Tag Archive: In the News

  1. Malloy backs NY Giants in Super Bowl

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    When it comes to this year’s Super Bowl, Gov. Dannel Malloy lives in a house divided.

    In two weeks, the New York Giants will face off against the New England Patriots in Super Bowl XLVI. On Game Day, Malloy, a native of Stamford who went to Boston College, will be rooting for the Giants, but his wife, a native of Massachusetts, will be pulling for the Patriots, according to CBS New York. Malloy added that Connecticut often splits supporters between the Yankees and Red Sox.

    “You get above New Haven, and more people support the Boston-based teams than, say, below New Haven,” he said.

  2. Prof. Gaddis nominated for big award

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    He won a National Humanities Medal in 2005 and has gained fame among Yalies for his lectures on the Cold War, but that’s not it for history professor John Lewis Gaddis.

    Gaddis, who teaches a History Department junior seminar on biography writing, was nominated for a National Book Critics Circle Award on Saturday for his biography of American statesman George F. Kennan. The book was nearly 30 years in the making, as Kennan gave Gaddis unprecedented access to thousands of pages of his diary and other papers on the condition that the book be published after his death.

    The other contenders for the biography honor are below:

    The National Book Critics Circle gives awards annually to one book in each of six categories: autobiography, biography, criticism, fiction, nonfiction and poetry. We’re pulling for you, JLG.

  3. Former Penn State coach Joe Paterno dies

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    Joe Paterno, the longtime head football coach of the Penn State Nittany Lions, died in State College, Penn., on Sunday after a long battle with lung cancer. He was 85.

    In his 46 years at the helm of the Nittany Lions, Paterno won 409 football games, making him the winningest coach in NCAA Division I football history. But before all that, he could have chosen New Haven instead — according to an obituary published in the New York Times on Sunday, he was offered a job as head coach of Yale’s football team in the 1960s.

    While Paterno was an assistant coach at Penn State, he was offered the opportunity to replace Yale head coach John Pont after the 1964 season. He turned down the offer, and in 1966 became Penn State’s head football coach. Meanwhile, Carm Cozza took the reins of the Old Blue, winning a Yale-record 179 games before retiring 32 seasons later in 1996.

    After an illustrious career, Paterno was fired Nov. 9 for failing to report allegations that Penn State assistant coach Joe Sandusky had sexually abused young boys during his tenure with the Nittany Lions.

  4. Cheshire defendant denied new trial

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    Joshua Komisarjevsky, who was found guilty last October of the infamous 2007 Cheshire murders, had his request for retrial denied.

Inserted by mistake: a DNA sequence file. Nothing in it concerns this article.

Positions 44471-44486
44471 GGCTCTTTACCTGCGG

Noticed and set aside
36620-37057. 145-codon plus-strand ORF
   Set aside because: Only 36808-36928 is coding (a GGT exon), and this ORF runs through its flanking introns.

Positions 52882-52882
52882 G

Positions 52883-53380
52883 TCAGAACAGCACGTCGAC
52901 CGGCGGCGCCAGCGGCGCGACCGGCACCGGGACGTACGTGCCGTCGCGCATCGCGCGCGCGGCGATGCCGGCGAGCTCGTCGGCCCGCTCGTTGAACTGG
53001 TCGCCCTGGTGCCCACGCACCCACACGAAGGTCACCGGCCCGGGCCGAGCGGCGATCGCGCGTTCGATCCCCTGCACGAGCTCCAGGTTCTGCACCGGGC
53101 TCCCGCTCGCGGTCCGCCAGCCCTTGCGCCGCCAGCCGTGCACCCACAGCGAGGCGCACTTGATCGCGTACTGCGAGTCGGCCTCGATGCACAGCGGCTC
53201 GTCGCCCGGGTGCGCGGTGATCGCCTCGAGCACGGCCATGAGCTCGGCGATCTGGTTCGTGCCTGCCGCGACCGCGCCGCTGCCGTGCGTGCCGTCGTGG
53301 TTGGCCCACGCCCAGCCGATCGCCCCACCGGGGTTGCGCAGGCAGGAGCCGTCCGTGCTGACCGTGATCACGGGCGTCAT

New Haven Supreme Court Judge Jon Blue said he denied the request because the jury came to its decision fairly and without bias, though Komisarjevsky argued that the presence of the victims’ family at the proceedings influenced the jury.

    “Under these circumstances, I just don’t think it’s fair to say that the jury was influenced by outside pressures or anything like that,” Blue said. “Under these circumstances, I believe the trial was perfectly fair and a new trial should not be granted.”

    Komisarjevsky will be formally sentenced next week.

    [via AP.]

  5. Soundbites: Joe Miller LAW ’95 edition

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    Joe Miller LAW ’95 came achingly close to claiming a seat in the U.S. Senate back in the 2010 elections, but fell to incumbent Sen. Lisa Murkowski’s historic write-in campaign. Last night, he swung by the Yale Political Union to explain why he doesn’t want the federal government involved in public education. Below are a few notable quotables from Miller’s showing at last night’s debate:

    “Government intervention in education is unconstitutional…the words ‘education’ and ‘school’ do not appear in the constitution.”

    “No Child Left Behind is a one size fits all [regime]…it really doesn’t let states try this thing.”

    “We are increasingly poor as a country.”

    “The government is not the caretaker of our children.”

    “The history of public education under the federal government has been failure…I’m in favor of immediately removing the federal government from education.”

    “They want more control, they want more influence over our children.”

    “Education trains us to think logically and rationally, but you have to be able to think morally, and that is something lacking in the current education system.”

  6. Wikipedia to Shut Down! For Good Reasons!

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    If you were planning to get a head start on that research paper tomorrow, think again. I’m afraid I have some startling news: Wikipedia is going to shut down on Wednesday. …I know.